Brian Larson (Texas A&M University School of Law) has posted Law's Enterprise: Argumentation Schemes & Legal Analogy on SSRN. Here is the abstract:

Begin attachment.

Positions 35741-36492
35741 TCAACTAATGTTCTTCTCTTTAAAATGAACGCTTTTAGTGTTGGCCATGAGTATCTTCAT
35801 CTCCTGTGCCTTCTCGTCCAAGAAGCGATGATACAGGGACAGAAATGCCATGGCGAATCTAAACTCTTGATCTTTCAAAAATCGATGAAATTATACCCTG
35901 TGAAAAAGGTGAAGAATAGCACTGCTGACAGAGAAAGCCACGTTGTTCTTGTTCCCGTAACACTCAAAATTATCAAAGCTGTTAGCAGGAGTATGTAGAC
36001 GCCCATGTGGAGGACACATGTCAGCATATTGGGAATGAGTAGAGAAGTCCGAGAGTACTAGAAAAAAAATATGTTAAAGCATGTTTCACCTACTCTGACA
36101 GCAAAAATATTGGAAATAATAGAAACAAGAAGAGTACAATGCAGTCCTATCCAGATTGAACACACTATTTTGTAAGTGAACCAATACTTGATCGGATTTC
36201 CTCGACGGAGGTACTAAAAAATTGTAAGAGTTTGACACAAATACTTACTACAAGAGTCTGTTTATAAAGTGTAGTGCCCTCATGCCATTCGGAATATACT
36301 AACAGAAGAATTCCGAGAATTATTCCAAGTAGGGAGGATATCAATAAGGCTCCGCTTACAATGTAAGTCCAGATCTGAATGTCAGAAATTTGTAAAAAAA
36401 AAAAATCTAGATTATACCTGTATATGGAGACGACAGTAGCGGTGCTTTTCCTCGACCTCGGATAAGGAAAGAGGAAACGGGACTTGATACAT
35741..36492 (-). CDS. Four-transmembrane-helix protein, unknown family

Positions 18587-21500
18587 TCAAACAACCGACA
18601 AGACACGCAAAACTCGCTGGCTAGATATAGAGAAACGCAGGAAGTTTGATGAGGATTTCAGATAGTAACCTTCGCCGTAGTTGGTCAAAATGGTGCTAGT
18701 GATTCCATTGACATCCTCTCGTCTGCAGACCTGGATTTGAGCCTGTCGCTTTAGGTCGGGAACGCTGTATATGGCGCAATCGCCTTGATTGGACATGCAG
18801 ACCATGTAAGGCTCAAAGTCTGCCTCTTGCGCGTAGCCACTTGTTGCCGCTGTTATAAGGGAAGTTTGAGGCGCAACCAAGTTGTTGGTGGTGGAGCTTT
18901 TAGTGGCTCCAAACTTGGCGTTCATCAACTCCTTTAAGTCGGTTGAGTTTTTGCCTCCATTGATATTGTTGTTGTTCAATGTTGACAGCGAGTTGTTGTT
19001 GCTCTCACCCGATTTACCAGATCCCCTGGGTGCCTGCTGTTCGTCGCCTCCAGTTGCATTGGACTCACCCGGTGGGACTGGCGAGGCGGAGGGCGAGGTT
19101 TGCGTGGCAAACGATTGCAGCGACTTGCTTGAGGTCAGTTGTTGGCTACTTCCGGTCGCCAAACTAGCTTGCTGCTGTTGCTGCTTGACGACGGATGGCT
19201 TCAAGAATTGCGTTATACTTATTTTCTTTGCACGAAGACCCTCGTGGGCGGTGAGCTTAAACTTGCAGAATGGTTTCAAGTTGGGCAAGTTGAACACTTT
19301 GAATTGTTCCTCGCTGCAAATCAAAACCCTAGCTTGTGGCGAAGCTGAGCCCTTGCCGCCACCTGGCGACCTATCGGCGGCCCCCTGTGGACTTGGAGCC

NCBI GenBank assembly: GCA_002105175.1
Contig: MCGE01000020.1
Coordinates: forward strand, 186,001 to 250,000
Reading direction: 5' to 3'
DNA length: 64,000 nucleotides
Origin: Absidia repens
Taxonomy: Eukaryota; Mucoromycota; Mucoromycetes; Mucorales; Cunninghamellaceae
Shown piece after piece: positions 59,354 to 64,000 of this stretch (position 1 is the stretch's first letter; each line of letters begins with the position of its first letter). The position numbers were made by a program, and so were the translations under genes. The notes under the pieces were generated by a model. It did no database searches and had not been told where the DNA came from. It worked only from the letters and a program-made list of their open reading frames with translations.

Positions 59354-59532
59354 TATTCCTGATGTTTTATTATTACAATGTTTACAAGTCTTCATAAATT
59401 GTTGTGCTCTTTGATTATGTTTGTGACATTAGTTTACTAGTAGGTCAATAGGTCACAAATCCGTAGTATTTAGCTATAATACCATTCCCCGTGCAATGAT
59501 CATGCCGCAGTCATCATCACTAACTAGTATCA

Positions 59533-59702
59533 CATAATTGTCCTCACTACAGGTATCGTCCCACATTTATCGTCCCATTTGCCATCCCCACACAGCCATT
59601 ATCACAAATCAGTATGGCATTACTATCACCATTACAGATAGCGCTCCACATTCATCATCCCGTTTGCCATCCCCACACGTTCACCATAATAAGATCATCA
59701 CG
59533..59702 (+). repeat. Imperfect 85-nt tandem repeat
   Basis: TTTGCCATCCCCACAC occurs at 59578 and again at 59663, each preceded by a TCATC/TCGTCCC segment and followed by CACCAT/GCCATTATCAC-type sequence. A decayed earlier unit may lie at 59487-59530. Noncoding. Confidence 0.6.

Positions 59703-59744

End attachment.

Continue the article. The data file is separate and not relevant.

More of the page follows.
Reasoning by legal analogy has been described as mystical, reframed by skeptics using the deductive syllogism, and called “no kind of reasoning at all” by Judge Posner. Entries in the debate over the last 25 years by Sunstein, Schauer, Brewer, Weinreb, and others leave us at an aporia about how to view it. The skeptics are too focused on the rational force offered by the deductive syllogism when they should attend to the kinds of arguments that can provide premises for deduction — exactly the work that legal analogy does. The mystics on the other hand expect us to accept legal analogy without an account of how to discipline it — an account of the conventions that make it acceptable to lawyers and judges. Argument by legal analogy happens every day, lawyers need to know how to construct and critique such arguments, and law schools also need to know how to teach these skills to law students. This article provides a normative and productive theory for creating and evaluating arguments by legal analogy. Using the argumentation schemes and critical questions of informal logic, it constructs a theory grounded in philosophy but kitted out for action. Not skeptic or mystic, it is dynamic.